The present invention permits the use of standard glass extractors, such as a Soxhlet apparatus, by housing the entire assembly in a pressure vessel, thereby equalizing pressures inside and outside the extractor and the flask.

The operation is facilitated by the use of a heat transfer plate associated with the pressure vessel and a magnetic stirrer to agitate the heated water bath.

The result is a solvent-free extract that is ideal for gas chromatographic studies. The high pressure extractor of the present invention is also ideal for sensory or organoleptic evaluation, or for the isolation of pheremones or insect attractants, and is to be advantageously contrasted with conventional techniques which produce extracts having residual solvents seriously complicating the interpretation of response.

Extracts prepared in accordance with the pressure system of the present teachings are solvent free, thereby permitting responses to be interpreted as being due to the extract and not to residual solvent.

Although the following specifications call, for the most part, for the use of carbon dioxide as the extractant, it is especially to be noted that our apparatus and method are not limited thereto.

A listing of all of the various solvents capable of being used with the high pressure extractor of the present invention would span several hundred compounds, some of which are relatively obscure but which may possess peculiar or unique solvent properties that could make them superior for very specific extractions that may not yet be envisioned.

It can be said, however, that the present apparatus can effectively utilize, as a solvent, any material whose critical temperature (i.e. gas conversion temperature) falls in the range of -30° C. to +200° C. at pressures of one to 200 atmospheres.

The most critical property for many applications is the extraction properties of the condensed liquid, in which case the pressure and temperature parameters are appropriately adjusted to suit the extractant selected as a result of its extraction characteristics.

In some cases, CO2 is ideal, the extraction properties being about the same as ethyl ether, (according to Schultz et al, supra) with a low boiling point to facilitate solvent removal and being easily condensable to facilitate solvent recovery.

For other applications, one of the Freons, e.g. Freon 12 (dichlorodifluoro methane), might be superior; and, in some instances, ammonia might have better solubility characteristics.

In most cases, the solubility properties of a solvent are of major interest. However, it is sometimes the solvent's ability to discourage the adsorption of solute on a substrate (i.e. a high heat of adsorption); and sometimes it is the temperature-vapor pressure relationship of the solvent that is of especial concern. These factors must all be balanced for a particular application.

Of not inconsiderable interest is the fact that CO2 proves to be a good solvent in the extraction of some oils from coal as well as from oil shale.


The FIGURE is a median vertical sectional view of the pressure vessel with enclosed Soxhlet apparatus and flask, the heated water bath and magnetic stirrer being shown in schematic fashion.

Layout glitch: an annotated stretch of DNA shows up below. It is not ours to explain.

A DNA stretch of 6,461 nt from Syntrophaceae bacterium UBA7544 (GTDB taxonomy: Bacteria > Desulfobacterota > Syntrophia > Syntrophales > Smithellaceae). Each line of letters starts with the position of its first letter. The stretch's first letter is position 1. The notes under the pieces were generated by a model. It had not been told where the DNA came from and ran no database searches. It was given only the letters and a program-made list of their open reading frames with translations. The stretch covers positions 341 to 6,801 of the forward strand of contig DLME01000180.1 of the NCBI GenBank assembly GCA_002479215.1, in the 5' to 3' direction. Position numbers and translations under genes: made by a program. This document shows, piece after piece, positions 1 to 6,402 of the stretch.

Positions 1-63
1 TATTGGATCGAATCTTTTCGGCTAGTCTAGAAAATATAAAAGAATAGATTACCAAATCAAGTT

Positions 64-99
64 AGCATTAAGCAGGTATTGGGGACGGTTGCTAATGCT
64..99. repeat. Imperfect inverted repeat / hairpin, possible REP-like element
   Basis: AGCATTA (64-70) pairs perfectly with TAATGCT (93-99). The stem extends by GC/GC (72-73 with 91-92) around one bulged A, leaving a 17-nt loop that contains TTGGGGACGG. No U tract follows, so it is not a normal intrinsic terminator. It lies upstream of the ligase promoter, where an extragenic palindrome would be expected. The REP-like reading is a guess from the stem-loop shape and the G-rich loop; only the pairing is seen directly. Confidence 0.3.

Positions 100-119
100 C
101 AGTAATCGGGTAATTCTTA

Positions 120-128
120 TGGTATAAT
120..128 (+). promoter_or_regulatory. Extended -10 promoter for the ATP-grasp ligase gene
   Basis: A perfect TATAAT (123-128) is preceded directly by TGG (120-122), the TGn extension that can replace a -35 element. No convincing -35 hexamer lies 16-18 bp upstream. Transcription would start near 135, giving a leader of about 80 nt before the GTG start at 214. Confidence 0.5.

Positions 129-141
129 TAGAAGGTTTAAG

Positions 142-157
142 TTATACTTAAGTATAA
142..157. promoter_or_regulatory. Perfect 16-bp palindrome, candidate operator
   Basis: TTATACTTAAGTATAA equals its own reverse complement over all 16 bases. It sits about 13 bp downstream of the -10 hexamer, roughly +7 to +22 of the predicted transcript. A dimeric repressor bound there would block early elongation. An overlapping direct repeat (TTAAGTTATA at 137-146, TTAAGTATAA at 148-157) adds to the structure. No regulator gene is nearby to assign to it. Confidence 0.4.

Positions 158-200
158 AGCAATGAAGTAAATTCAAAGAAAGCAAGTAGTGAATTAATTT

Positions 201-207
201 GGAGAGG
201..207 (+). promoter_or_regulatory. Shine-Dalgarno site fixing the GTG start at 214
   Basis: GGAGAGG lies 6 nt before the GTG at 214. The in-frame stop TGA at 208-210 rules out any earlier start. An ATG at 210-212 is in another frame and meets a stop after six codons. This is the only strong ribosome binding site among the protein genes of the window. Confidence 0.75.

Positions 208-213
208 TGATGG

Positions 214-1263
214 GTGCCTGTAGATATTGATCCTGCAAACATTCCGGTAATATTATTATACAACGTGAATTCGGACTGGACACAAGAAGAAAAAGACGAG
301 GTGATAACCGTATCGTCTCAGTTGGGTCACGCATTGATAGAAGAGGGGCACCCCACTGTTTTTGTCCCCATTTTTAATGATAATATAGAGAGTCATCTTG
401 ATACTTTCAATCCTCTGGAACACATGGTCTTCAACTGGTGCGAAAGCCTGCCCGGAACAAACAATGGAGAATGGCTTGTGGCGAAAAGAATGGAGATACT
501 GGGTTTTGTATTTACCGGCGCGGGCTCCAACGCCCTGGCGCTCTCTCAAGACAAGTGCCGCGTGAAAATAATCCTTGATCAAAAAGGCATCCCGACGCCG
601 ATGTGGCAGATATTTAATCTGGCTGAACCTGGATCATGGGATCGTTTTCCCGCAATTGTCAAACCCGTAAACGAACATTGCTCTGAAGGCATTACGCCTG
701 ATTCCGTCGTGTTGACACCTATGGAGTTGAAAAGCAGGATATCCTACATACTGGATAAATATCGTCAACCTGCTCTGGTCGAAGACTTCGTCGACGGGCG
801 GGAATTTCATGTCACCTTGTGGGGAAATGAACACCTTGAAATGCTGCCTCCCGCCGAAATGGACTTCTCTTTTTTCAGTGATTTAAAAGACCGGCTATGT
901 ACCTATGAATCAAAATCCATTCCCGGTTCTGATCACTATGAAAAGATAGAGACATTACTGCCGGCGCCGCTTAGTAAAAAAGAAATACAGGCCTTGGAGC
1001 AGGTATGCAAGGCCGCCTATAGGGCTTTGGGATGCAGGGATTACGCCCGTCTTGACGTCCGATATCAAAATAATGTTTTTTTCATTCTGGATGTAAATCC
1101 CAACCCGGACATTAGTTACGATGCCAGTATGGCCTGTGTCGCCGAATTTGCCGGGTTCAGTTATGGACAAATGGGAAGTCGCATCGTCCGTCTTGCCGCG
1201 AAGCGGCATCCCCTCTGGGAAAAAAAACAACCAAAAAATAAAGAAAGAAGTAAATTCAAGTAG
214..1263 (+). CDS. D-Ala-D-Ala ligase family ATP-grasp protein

While the high pressure Soxhlet extractor of the invention is susceptible of numerous physical embodiments, depending upon the environment and requirements of use, substantial numbers of the herein shown and described embodiment have been made, tested and used, and have performed in an eminently satisfactory manner.

The extractor of the invention, generally designated by the reference numeral 11, broadly comprises two major components, a glass Soxhlet extractor 12 and a pressure vessel 13 affording a vertically elongated chamber 14 housing the extractor during operation of the unit.

The pressure vessel 13 includes a hollow, vertically-elongated, right circular cylinder 16 enclosed at the bottom by a circular disc 17 and at the top by a circular removable cap 18, or cover.

The upper end of the cylinder 16 is enlarged by the addition of an annular flange 19 to provide a conjugate surface in engagement with the superposed cover 18. Strong (such as grade "8") stainless steel machine screws 21 removably secures the cap 18 and an O-ring 22 affords a good seal.

The circular cover 18 provides a convenient base for a high pressure (e.g. 3000 psi) stainless steel needle valve fitting 23 and a correspondingly high pressure stainless steel pressure gauge 24.

In addition to the passageways 26 and 27, respectively, extending through the needle valve fitting 23 and the pressure gauge 24, two conduits 28 and 29 are provided. The conduit 28 serves to conduct ice water coolant 30, into a finger type condenser 31 and the conduit 29 leads the ice water 30 out of the condenser 31.

The lower end of the cylinder 16 is submerged in a container 35 providing a heated water bath 36 during operation of the invention, the body of water 36 being heated by any suitable means (not shown) and agitated by appropriate mixing devices, such as a magnetic stirrer 37.

The Soxhlet extractor 12 is vertically disposed within the chamber 14 and includes, in known fashion, a vertically disposed cylindrical tube 41, or extractor body, extending from an upper end 42 to a lower end 43.

The upper end 42 of the body tube 41 is formed with an opening 44 to permit the placement of the condenser 31 therein. Since the diameter of the opening 44 exceeds the diameter of the condenser 31 an annular passageway 46 is provided for the downward flow of CO2 vapor sublimating from a body 47 of comminuted CO2 in solid state ("dry ice"). The CO2 vapor ascends to the upper end of the tube 41 then curves over the upper lip 45 to descend through the annular passageway 46.